16 FEBRUARY 1991, Page 42


Wise and foolish virgins

Auberon Waugh

In a recession, the foolish virgins buy cheaper wine than usual and cause them- selves endless pain and misery. Once you have grown accustomed to decent wine, you can't go back to plonk. Wise virgins face a recession by continuing to buy good wine, but demanding vast price reductions until they are drinking the same wine for what is practically the price of plonk. If I were still capable of blushing, I would blush to think of the huge discounts we have been allowed on this choice from Majestic's huge range of delicious wines. I will give only one example. Majestic's normal case price for the first wine, the Highgate Sauvignon 1989 from California, is £39.48 (£3.29 a bottle). We have it for £32.28 (£2.69 a bottle) including delivery — a reduction of over 18 per cent. It is quite normal for wine merchants to offer reductions of this sort when clearing stocks, but these are wines which we have chosen.

The Highgate Sauvignon from California(', which the panel tasted against one from New Zealand and a famously good one from Bergerac, came out on top in both quality and value. A lively example, quite crisp at the sweeter end of a very dry spectrum, it makes easy drinking and a brilliant aperitif at £2.69. When tasted it had a slight fizz which did it no harm whatever.

Brown Bros Dry Muscat(2) from Victoria is making its second appearance in a Spectator offer after being a colossal suc- cess first time round. It remains the ordin- ary white wine served in the Beak Street Academy, whose members manage to get through five cases a week. They go for its lemony nose and rich spicy taste, unlike any other grape variety and quite unlike either the sweet muscat, with which we are all familiar or the dry muscat from Alsace, which some will have tried. I was pleased that it jumped out at this tasting, too. What makes it exceptional, I think, is the sheer fulness of flavour at a price (£4.49) where you expect one-dimensional taste.

Last of the whites, a 1990 chardonnay from Rothbury's Brokenback vineyard in Hunter Valley(3) — part of Len Evans's empire. Len never puts a foot wrong. It is an attractive wine, still at the apple end of the chardonnay spectrum, but very ripe and summery apples — luscious, perfumed and ready to drink. It works out at £4.72 the bottle, and to find chardonnay of this quality at under £5 is little short of a miracle. Long live the great recession. Now for the reds. Château Meaume(4) is an old favourite. The 1987 is fruitier and more forward than the 1988, which is still rather closed and tannic, and in any case £9 more expensive. I was particularly pleased that the panel applauded this wine, as it was the one I chose from all the wines of the world for my elder son's wedding in November. The French guests greeted it ecstatically — all the more impressive, because the chateau, which ranks an appellation only of Bordeaux Superieur, but is really very superior, is English- owned. If I had to describe its particular quality beyond that of being a fresh, well-made claret with good fruit and clean after-taste I might suggest that its goat de terroir was slightly touched by the scent of sweet silage, which cows enjoy so much as part of their winter feed. But that might not recommend to everyone what is a thoroughly sound Bordeaux of much high- er class than you can easily find for £4.04.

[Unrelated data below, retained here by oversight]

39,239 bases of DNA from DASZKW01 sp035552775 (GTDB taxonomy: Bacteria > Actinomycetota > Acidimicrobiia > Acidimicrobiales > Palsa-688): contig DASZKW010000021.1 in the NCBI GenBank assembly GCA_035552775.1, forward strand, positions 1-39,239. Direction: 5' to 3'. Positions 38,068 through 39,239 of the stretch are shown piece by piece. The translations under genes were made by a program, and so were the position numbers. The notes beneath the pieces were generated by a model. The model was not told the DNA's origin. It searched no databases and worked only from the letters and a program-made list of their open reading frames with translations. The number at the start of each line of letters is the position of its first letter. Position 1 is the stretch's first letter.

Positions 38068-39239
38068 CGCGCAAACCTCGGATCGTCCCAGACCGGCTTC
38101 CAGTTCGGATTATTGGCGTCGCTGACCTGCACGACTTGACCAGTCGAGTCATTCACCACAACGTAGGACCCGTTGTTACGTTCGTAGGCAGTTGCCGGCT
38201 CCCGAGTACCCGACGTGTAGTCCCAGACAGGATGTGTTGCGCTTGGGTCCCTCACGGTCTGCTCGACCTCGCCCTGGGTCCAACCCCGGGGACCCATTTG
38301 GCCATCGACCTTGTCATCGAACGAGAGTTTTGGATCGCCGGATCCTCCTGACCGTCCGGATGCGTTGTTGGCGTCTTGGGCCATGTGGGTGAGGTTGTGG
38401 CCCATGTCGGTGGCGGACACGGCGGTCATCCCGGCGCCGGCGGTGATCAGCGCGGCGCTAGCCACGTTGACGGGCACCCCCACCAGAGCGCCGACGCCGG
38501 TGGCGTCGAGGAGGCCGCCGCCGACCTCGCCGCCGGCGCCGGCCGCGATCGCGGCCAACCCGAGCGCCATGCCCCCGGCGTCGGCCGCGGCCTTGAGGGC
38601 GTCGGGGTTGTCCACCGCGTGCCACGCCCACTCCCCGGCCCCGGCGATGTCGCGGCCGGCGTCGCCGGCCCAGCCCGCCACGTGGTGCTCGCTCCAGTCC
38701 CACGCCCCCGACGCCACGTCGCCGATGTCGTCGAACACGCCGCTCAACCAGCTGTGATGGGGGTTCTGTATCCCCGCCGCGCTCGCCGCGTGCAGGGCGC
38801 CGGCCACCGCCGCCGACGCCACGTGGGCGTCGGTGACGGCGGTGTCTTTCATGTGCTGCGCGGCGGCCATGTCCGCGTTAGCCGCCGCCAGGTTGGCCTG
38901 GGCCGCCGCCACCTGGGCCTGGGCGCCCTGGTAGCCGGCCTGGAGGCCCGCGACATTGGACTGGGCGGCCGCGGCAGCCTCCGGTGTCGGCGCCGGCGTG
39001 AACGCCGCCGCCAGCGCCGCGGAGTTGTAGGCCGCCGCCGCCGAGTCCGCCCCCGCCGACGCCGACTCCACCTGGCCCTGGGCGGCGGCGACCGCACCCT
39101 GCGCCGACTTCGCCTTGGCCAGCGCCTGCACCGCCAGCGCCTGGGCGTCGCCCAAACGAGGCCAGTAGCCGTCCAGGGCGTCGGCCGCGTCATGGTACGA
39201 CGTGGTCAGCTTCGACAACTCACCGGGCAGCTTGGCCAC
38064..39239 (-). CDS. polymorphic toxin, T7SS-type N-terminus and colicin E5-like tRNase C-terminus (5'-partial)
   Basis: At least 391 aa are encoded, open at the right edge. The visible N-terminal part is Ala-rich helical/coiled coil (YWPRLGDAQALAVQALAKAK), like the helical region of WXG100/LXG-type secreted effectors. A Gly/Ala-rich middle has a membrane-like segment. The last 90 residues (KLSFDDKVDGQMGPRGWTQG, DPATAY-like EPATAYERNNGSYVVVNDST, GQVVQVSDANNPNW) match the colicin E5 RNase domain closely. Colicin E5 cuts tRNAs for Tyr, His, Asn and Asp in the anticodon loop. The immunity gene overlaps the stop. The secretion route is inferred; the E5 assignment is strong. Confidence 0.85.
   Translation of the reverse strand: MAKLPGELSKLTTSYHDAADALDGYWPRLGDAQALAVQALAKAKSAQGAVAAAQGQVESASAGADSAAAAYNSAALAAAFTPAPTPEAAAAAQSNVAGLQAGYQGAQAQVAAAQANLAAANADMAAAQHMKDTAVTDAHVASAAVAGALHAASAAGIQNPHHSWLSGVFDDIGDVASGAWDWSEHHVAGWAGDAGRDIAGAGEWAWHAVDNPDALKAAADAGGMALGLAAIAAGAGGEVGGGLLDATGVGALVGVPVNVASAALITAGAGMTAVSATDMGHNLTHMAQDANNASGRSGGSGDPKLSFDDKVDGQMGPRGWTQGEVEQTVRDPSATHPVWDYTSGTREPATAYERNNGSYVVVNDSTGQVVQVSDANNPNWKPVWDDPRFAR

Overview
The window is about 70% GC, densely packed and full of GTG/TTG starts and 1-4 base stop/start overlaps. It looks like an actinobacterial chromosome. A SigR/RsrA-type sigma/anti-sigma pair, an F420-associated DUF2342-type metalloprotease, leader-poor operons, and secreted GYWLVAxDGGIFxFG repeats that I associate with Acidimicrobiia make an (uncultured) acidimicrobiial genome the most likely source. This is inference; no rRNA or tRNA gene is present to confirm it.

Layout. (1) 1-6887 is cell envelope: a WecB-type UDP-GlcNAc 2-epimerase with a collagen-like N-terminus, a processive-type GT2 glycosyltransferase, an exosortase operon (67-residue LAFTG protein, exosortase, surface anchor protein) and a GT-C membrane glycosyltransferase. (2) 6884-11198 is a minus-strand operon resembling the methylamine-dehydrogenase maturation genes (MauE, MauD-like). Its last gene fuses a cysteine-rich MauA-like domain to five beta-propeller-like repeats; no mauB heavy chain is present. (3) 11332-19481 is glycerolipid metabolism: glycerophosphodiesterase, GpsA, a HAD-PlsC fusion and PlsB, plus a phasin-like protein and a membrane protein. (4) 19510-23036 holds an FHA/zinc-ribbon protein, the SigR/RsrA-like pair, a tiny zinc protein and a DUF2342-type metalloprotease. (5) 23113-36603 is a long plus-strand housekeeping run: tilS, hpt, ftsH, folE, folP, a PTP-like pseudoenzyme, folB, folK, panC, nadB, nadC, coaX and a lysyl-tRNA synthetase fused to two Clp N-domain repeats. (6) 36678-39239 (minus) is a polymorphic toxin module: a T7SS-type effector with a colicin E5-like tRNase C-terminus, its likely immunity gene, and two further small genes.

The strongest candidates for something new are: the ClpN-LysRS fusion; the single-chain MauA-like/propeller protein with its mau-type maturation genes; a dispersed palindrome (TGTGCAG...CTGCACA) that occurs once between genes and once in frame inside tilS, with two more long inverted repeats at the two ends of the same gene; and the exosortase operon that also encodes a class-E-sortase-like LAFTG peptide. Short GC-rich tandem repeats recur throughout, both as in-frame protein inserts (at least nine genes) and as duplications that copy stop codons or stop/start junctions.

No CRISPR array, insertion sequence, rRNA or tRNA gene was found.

At exactly the same price of £4.04 comes another old friend from Wyndham in South Australia. The Wyndham Bin 555 Shiraz 19880) has a wonderfully spicy nose, with the slight touch of vanilla which the best young shiraz imparts. It is less farouche and colonial than many exam- ples, with great elegance and reticence in its finish. I suspect I am the only househol- der in England with a serious policy of laying down Australian reds, but I feel this wine, which is still quite tannic, would profit from keeping. It is a big, gutsy wine, with its rich sweet fruit, which could be drunk now with a joint of beef and roast potatoes. It is a winter wine, whereas the Château Meaume can be drunk throughout the year with perfect decorum, perhaps even better in the summer.

Finally, a pinot noir from Oregon(6). I have been searching the world for burgundy-substitutes, but it is no good pretending that a price of £8.09 puts this wine off to a tremendous start, however much reduced. I remember liking it at the time, and being pleased when the panel chose it, but my tasting notes are some- what exiguous ('nose: sweet pinot, alcohol; palate: rich, sweet, good finish') and I am sorry to say I have forgotten its special qualities. Perhaps I was also influenced by Majestic's £14.40 discount. Anyway, we all agreed it was a thoroughly good wine and there it is. Unfortunately, it brings the cost of the mixed case up to £56.14, or £4.68 the bottle, but it would be £66 or £5.50 the bottle without the recession so let us make hay while we can.